Court Shoots Down Claims Over LAPD Weapons Sting

     (CN) – The owners of L.A. Guns, a mom-and-pop artillery store in West Hollywood, Calif., lost their civil rights appeal Friday over weapons charges brought by the Los Angeles Police Department after a 2005 search.




     Store owners Helene and Zoltan Szajer each pled no contest to felony possession of an illegal pistol in 2007. The LAPD got a warrant to search the Szajer’s home and store after Zoltan bought unregistered assault weapons from a police informant in a sting operation.
     The informant tried to sell Szajer three assault weapons that each required a special permit – a Springfield M1A semiautomatic centerfire rifle with flash suppressor; a Whitney Wolverine semiautomatic pistol that accepted a detachable magazine and a threaded barrel; and a Reising submachine gun.
     Szajer initially offered the informant $1,800 for the three weapons, then paid $1,600 for the rifle and the pistol, explaining that he would bring the submachine gun to the sheriff’s department since it was an illegal weapon. After the informant left Szajer with the three weapons, Szajer reported the submachine gun to the authorities. While Szajer was on the phone with the sheriff’s department, LAPD entered and detained Szajer while waiting on the search warrant.
     Initially charged with 13 criminal violations, the Szajers in their plea agreement did not challenge the searches of their shop and home that led to their arrests. They later filed a civil rights lawsuit against Los Angeles, the LAPD and various officers.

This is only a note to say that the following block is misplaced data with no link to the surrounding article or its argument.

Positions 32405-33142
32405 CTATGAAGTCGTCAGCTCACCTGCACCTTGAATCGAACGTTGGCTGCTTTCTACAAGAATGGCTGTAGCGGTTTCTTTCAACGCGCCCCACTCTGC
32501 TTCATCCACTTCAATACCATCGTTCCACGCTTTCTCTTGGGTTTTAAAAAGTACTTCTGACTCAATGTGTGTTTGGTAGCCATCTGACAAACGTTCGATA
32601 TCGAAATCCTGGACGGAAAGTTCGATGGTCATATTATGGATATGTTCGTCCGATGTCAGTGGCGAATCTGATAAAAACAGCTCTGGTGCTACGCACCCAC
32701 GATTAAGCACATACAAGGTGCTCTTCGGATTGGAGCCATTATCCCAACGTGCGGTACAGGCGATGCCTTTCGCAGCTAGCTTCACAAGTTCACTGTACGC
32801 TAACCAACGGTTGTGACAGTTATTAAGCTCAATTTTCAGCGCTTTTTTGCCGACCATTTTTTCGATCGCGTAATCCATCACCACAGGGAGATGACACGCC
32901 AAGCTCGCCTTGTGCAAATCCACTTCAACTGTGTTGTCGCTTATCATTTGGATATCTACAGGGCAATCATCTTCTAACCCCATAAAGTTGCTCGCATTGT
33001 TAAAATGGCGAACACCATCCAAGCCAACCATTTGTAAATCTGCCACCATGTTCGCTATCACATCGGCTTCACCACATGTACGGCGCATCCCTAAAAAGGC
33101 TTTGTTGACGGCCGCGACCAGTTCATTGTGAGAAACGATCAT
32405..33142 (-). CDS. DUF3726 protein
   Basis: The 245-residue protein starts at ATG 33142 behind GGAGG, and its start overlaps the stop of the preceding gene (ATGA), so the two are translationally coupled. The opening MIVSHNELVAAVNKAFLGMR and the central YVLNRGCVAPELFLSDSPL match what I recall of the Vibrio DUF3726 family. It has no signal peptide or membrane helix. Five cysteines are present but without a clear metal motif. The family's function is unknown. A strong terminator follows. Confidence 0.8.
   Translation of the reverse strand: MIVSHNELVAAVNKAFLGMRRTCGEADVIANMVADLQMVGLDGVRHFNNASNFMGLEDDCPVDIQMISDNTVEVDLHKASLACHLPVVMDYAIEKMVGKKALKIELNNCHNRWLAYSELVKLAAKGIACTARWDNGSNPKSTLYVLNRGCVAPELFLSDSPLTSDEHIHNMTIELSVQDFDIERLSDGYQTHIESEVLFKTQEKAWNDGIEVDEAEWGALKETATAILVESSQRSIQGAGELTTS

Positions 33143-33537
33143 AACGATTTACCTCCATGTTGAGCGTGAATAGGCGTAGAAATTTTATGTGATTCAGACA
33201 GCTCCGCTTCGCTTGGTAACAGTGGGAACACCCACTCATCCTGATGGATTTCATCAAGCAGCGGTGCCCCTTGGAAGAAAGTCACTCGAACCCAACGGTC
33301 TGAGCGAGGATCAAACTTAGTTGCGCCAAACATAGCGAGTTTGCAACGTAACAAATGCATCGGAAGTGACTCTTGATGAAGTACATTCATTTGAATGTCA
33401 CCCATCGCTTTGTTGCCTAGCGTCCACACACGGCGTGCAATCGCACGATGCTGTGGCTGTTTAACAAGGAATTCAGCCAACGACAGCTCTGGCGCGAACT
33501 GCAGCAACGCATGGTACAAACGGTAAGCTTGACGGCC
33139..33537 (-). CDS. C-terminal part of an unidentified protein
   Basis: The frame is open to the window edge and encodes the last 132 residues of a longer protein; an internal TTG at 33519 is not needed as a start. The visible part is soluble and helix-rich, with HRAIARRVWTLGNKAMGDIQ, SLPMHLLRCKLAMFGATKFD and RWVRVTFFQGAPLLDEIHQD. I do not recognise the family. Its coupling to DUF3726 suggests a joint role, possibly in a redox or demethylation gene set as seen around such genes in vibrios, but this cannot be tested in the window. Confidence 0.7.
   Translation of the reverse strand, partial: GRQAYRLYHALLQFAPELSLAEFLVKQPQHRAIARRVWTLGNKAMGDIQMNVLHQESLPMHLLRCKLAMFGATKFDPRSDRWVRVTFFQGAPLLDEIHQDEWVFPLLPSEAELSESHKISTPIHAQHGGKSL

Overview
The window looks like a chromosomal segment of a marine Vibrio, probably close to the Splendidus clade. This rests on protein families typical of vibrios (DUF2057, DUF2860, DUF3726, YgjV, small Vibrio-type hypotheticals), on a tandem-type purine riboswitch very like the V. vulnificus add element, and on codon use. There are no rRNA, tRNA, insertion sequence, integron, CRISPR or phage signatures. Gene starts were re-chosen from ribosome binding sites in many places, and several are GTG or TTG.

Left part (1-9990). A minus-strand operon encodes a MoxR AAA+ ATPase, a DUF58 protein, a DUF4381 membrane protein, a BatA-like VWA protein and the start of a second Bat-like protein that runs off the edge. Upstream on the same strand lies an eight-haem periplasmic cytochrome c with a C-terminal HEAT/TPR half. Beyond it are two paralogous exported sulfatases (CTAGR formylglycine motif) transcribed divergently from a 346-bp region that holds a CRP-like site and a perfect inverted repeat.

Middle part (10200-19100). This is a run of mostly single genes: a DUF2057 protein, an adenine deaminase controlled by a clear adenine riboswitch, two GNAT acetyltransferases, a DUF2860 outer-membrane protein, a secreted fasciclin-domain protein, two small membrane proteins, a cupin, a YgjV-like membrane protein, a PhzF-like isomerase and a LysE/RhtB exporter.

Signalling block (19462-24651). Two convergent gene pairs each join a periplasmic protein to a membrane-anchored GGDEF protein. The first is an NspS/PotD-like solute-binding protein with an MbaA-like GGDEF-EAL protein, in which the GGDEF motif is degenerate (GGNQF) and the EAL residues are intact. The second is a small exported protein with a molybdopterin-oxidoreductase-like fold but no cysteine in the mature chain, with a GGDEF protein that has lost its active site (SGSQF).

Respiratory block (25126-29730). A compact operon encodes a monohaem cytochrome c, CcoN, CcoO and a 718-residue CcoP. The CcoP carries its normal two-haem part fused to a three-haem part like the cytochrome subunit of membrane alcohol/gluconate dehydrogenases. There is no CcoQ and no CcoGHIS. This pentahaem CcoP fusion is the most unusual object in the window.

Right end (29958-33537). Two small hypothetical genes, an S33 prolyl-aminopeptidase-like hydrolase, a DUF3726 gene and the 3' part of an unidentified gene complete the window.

In their complaint, as quoted in Friday’s ruling, they alleged that the searches were illegal and were part of a city policy “to put all gun stores in the city of Los Angeles out of business by relying on stale information, creating fictitious informants, falsifying information included in search warrants, [and] illegally entering the premises of gun stores and planting evidence.”
     But a federal judge found that the Szajers’ challenges were barred by case law, and that they had not offered enough evidence to back up their claims. The District Court granted summary judgment to the defendants, concluding that the Szajers had shown little proof that the LAPD had violated their civil rights and had failed to properly train its officers.
     The District Court also found that the Szajers had offered no real proof for their claim that the city and the LAPD had a policy to shut down the city’s gun stores.
     The federal appeals panel in Pasadena agreed with the lower court, ruling that the Szajers could not challenge the searches in a civil action because they had failed to do so in the criminal case.
     “Their civil claims necessarily challenge the validity of the undercover operation and in doing so imply that there was no probable cause to search for weapons,” wrote U.S. District Judge Jack Zouhary, sitting on the panel by designation from the Northern District of Ohio. “The conclusion that [the U.S. Supreme Court’s 1994 decision Heck v. Humphrey] bars such a challenge is buttressed by the fact that the Szajers have not set forth, either on appeal or to the district court below, any other basis for the discovery of the assault weapon found in their home, which formed the basis for their plea and conviction.”

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